Naval Aircraft Factory N3N
|US Marine Corps N3N-3 over Parris Island, 1942|
|National origin||United States|
|Manufacturer||Naval Aircraft Factory|
|First flight||August 1935|
|Primary user||U.S. Navy|
The Naval Aircraft Factory N3N was a United States two tandem-seat, open cockpit, primary training biplane aircraft built by the Naval Aircraft Factory (N.A.F.) in Philadelphia, Pennsylvania during the 1930s.
Development and design
Built to replace the Consolidated NY-2 and NY-3, the N3N was successfully tested as both a conventional airplane and a seaplane. The seaplane used a single float under the fuselage and floats under the outer tips of the lower wing. The conventional airplane used a fixed landing gear. The prototype XN3N-1 was powered by a radial Wright designed Wright J-5 engine. An order for 179 production aircraft was received. Near the end of the first production run the engine was replaced with the Wright R-760-2 Whirlwind radial. The aircraft is completely metal using bolts and rivets rather than the more common welded steel tubing fuselages. Early production models used aluminum stringers formed for cancelled airship construction orders.
The N.A.F. delivered 997 N3N aircraft beginning in 1935. They included 180 N3N-1s and 816 N3N-3s. Four N3N-3s were delivered to the United States Coast Guard in 1941. Production ended in January 1942 but the type remained in use through the rest of World War II. The N3N was the last biplane in US military service - the last (used by the U.S. Naval Academy for aviation familiarization) were retired in 1961. The N3N was also unique in that it was an aircraft designed and manufactured by an aviation firm wholly owned and operated by the U.S. government (the Navy, in this case) as opposed to private industry. For this purpose, the U.S. Navy bought the rights and the tooling for the Wright R-760 series engine and produced their own engines. These Navy built engines were installed on Navy built airframes.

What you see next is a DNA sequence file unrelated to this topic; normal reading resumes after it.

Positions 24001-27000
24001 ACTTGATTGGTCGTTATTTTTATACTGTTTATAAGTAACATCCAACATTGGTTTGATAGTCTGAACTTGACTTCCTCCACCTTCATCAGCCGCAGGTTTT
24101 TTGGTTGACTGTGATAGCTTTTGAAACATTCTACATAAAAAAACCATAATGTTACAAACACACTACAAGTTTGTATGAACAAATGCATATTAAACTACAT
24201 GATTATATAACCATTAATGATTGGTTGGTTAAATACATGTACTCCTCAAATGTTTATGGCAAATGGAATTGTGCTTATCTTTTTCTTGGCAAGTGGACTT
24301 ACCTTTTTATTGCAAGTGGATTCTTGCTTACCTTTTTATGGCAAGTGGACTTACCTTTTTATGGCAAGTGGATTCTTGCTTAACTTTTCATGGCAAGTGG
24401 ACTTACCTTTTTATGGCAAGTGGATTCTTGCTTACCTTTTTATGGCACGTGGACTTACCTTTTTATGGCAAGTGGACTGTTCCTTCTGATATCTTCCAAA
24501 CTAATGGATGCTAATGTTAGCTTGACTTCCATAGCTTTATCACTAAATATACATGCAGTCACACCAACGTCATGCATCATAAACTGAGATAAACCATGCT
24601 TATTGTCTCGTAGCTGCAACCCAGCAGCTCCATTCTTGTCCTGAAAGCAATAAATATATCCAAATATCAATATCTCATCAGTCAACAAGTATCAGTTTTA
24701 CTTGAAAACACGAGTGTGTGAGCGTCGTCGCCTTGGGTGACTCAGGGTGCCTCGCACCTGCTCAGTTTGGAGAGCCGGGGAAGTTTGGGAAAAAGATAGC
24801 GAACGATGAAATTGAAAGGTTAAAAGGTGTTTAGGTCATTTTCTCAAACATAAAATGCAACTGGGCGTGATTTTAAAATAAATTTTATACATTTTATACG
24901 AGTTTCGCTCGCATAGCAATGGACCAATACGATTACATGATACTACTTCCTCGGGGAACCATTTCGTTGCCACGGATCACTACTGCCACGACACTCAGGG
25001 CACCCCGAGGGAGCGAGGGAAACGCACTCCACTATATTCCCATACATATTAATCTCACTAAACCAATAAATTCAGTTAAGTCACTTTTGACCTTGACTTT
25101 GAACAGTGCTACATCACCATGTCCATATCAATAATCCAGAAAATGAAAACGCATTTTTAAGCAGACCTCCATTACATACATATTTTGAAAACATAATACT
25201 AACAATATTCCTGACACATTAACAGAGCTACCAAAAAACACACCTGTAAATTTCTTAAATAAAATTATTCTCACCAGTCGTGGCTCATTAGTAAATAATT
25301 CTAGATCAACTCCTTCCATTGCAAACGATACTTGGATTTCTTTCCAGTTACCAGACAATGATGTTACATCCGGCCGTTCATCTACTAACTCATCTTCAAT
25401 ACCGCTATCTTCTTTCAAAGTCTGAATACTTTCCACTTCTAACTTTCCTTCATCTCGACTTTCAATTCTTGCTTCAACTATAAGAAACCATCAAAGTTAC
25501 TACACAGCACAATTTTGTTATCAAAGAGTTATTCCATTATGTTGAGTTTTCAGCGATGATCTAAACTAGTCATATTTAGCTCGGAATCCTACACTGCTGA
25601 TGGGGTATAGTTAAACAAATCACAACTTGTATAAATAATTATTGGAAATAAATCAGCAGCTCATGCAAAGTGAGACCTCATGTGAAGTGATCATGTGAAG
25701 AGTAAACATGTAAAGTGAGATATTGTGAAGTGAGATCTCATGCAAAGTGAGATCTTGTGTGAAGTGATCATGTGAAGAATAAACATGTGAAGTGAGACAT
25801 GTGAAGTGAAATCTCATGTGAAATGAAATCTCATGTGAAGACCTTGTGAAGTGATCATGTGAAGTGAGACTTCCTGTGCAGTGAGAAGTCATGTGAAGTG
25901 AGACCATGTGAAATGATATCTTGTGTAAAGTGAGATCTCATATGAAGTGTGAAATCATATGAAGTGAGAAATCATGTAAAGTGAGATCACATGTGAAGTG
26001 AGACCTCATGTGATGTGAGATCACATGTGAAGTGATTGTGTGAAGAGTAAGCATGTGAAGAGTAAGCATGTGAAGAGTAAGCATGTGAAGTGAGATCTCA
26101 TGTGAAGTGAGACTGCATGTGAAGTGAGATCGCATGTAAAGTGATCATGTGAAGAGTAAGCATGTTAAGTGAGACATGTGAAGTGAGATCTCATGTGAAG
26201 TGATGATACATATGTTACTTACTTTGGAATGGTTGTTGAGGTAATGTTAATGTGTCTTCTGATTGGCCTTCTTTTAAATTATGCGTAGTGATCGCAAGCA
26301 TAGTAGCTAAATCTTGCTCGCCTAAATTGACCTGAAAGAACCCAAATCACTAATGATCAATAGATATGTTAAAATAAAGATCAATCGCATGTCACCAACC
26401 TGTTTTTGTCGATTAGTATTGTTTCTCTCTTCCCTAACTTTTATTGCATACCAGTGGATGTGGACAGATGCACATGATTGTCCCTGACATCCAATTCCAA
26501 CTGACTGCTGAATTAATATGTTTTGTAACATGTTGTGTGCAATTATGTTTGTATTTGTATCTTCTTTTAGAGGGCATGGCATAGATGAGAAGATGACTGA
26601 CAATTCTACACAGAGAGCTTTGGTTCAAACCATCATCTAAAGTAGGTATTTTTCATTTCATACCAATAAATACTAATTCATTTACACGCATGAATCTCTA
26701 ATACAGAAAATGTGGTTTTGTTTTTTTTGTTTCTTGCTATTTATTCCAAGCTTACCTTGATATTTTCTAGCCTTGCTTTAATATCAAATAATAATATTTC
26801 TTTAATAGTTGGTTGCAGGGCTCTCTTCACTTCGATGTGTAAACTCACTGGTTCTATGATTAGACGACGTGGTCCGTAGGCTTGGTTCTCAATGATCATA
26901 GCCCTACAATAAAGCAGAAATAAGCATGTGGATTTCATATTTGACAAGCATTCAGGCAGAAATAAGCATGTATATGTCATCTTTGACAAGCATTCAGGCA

Postwar, many surviving aircraft were sold on the US civil aircraft market and bought for operation by agricultural aerial spraying firms and private pilot owners. A number are still (2014) active in the USA.
- First prototype aircraft, Bureau of Aeronautics number 9991.
- Two-seat primary trainer biplane, powered by a 220-hp (164-kW) Wright J-5 radial piston engine. 179 were built.
- One prototype only (Bureau number 0265) powered by a 240-hp (179-kW) Wright R-760-96 radial piston engine.
- One production N3N-1 (0020) was converted into a 'dash three' prototype.
- Two-seat primary trainer biplane, powered by a 235-hp (175-kW) Wright R-760-2 Whirlwind 7 radial piston engine. 816 built.
- Paraguayan Naval Aviation Two N3N-3s received by Lend-Lease Program.
Aircraft on Display
- National Air and Space Museum - Udvar Hazy Center, Chantilly Virginia
- National Museum of Naval Aviation, Pensacola Florida
- Kalamazoo Aviation History Museum, Kalamazoo Michigan
- USS Lexington Museum, Corpus Christi Texas
- Western Antique Aeroplane & Automobile Museum - Hood River, Oregon
- Warhawk Air Museum - Nampa, Idaho
Data from Holmes, 2005. p. 96.
- Crew: 2
- Length: 25 ft 6 in (7.77 m)
- Wingspan: 34 ft 0 in (10.36 m)
- Height: 10 ft 10 in (3.3 m)
- Wing area: 305 ft2 (28.3 m2)
- Empty weight: 2,090 lb (948 kg)
- Gross weight: 2,792 lb (1,266 kg)
- Powerplant: 1 × Wright R-760-2 Whirlwind radial, 235 hp (175 kW)
- Maximum speed: 126 mph (203 km/h)
- Range: 470 miles (756 km)
- Service ceiling: 15,200 ft (4,635 m)
- Rate of climb: 900 ft/min ( m/s)
- Aircraft of comparable role, configuration and era
- Avro Cadet
- Avro Tutor
- Boeing-Stearman Kaydet
- Breda Ba.25
- Focke-Wulf Fw 44
- Polikarpov U-2
- Yokosuka K5Y
- Holmes, 2005. p. 98.
- Gene Smith (February 1989). "A Dream of Wings". Air Progress.
|Wikimedia Commons has media related to Naval Aircraft Factory N3N.|
- "NAVAL AIRCRAFT FACTORY N3N YELLOW PERIL", by Jack McKillop, provides a detailed description of the N3N and its development.